For the Wizards, this move is happening for one reason – to provide Wall with a better role model than Arenas. Hinrich isn’t a great shooter, isn’t even really an above-average point guard and yet, he’ll make $17 million on the last two years of his contract.
The question we’d love to ask Grunfeld is simply – don’t you think that’s an awful lot of money/salary-cap space to commit to someone to play the role of big brother?
I’m all for putting Wall in a position to succeed, but committing that sizeable amount of cash over the next two seasons to a guy because he’s less likely to bring a firearm to work or take a dump in someone’s shoes as a practical joke seems a little questionable, to say the least. But hey, at least Hinrich can play defense.
With the 17th overall pick, the Bulls selected someone named Kevin Seraphin, a 6-9 forward out of France, for the Wiz. The scouting report indicates that the 20-year-old is big and athletic, but he’s lacks experience – having only played organized basketball for five seasons.
Word is, unlike Ricky Rubio and other recent foreign draft picks, Seraphin is anxious to get to the states and begin his NBA career. So we won’t have to wait too long to figure out if he’s any good.
The Wizards also had the 30th and 35th picks in the draft, but they packaged them in a deal with Minnesota to acquire the rights to Trevor Booker (the 23rd overall pick) and Hamady Ndiaye (the 56th pick).
“There were two or three guys we were looking at, and we were hoping to get two players that we were really looking at 30 and 35, but it didn’t look like it was going to happen,” Grunfeld said, “We wanted to make sure that we got the player we were looking at, and that’s the reason we moved up, because if we stayed at 30 and 35, we could have lost both those players.”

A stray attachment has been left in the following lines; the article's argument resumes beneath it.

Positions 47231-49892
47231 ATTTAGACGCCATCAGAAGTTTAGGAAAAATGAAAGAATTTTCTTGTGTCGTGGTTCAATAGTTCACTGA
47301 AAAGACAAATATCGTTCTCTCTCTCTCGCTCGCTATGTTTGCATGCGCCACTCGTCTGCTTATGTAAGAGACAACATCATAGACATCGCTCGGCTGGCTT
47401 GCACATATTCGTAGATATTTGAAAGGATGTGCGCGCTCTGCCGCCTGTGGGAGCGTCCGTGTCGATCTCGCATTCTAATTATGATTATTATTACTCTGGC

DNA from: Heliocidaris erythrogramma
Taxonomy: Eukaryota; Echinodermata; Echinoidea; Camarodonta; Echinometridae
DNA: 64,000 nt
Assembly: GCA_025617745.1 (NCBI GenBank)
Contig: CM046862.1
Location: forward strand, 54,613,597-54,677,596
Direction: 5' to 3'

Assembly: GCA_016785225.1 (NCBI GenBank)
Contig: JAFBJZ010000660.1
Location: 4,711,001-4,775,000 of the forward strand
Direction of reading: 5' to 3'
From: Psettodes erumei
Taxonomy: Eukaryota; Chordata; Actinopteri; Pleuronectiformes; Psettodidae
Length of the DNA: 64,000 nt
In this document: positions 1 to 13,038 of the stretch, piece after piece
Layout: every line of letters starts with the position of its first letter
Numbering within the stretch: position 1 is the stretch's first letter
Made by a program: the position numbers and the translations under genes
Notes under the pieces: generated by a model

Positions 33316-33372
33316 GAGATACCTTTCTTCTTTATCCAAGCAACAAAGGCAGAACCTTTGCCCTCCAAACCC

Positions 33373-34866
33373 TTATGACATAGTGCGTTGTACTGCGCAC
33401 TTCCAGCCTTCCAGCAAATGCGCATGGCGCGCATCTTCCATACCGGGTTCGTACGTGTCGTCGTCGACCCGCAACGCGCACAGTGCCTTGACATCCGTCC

Booker is a 6-7 power forward from Clemson who, according to Grunfeld, will bring toughness to the roster that Washington has lacked in recent years.
“He’s really fast getting up and down the floor,” he said. “He’s very aggressive. He’s a good rebounder, he’s very physical, and one of the things we wanted to address is the physicality of our team and getting tougher. I think we’ve added a couple of players that have shown they have some toughness and who will compete and are not afraid to put their bodies in the way.”
Ndiaye, who was the Big East defensive player of the year for Rutgers last season, is a center who excels at defense, but brings nothing to the game on offense.
So, as of right now, the Wizards will roll into next season with Wall, Arenas, Hinrich, Young, Thornton, Ross, Blache, McGee, Seraphin, Booker and Ndiaye.
Sure, they’d love to move Arenas if they could. And maybe they will. But chances are he’ll be on the roster opening night. And as long as he’s still on the team, the question on everyone’s mind is: can Wall and Arenas coexist?
Who knows for sure if Arenas is willing to put his ego aside and let someone else be the primary ball carrier/face of the franchise or if Wall can live up to the crazy expectations? But those questions aren’t for today.
No, if you’re a Wizards fan, you’ve got to be thinking: “It’s a new dawn, it’s a new day … and I’m feeling good.”